A coral formation off the Whitsunday Islands in Australia’s Great Barrier Reef, beloved Heart Reef protruded naturally from the water’s surface in the shape of a heart. The small atoll can only be appreciated from the air—snorkeling, diving, and landing of any sort are verboten—making it a popular destination for scenic helicopter flights, especially those involving marriage proposals. Unfortunately, Australia has plans to expand its coal industry on the mainland near the Whitsundays, and dredge spoil may threaten life around Heart Reef and the greater Great Barrier ecosystem in future years.
Slot canyons are rife with shapes and colors, their stripes and spirals often creating optical illusions. X Canyon, located on Navajo land roughly 30 minutes from Page, Arizona, is an uncrowded alternative to Antelope Canyon. Overland Canyon Tours is the only outfitter permitted to enter the slot canyons, some of which have 150-foot walls that close to a mere three feet. Look up and you’ll likely see all kinds of images, especially black hearts emerging from red-orange flames.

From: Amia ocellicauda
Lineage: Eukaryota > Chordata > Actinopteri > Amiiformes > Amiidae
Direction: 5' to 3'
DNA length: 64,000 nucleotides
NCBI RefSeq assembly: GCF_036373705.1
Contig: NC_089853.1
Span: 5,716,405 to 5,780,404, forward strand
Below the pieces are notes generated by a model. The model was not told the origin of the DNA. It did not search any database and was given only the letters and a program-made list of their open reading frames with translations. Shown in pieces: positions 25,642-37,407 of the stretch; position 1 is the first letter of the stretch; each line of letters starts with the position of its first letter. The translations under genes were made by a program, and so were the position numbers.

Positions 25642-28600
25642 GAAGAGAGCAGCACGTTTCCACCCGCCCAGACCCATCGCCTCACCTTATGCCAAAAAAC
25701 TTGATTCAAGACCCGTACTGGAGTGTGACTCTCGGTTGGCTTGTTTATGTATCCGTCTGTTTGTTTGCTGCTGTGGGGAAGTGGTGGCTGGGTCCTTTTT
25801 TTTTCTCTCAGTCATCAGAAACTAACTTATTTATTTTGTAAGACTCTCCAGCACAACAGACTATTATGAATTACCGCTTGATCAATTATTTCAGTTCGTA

Sitting about 7,000 feet up the Calanca Mountain Trail between the Calanca and Mesolcina Valleys in the Swiss Alps, hikers reach Lac Calvaresc (“lake of heart”), a green pool of water that offers a refreshing dip in summer. The marmots enjoy it too. Most people visit Heart Lake on a three-day hiking trek from San Bernadino, staying in mountain huts along the way.
Photography by Eric Chanand Carrie Kellenberger via Flickr. All other photographs via Shutterstock.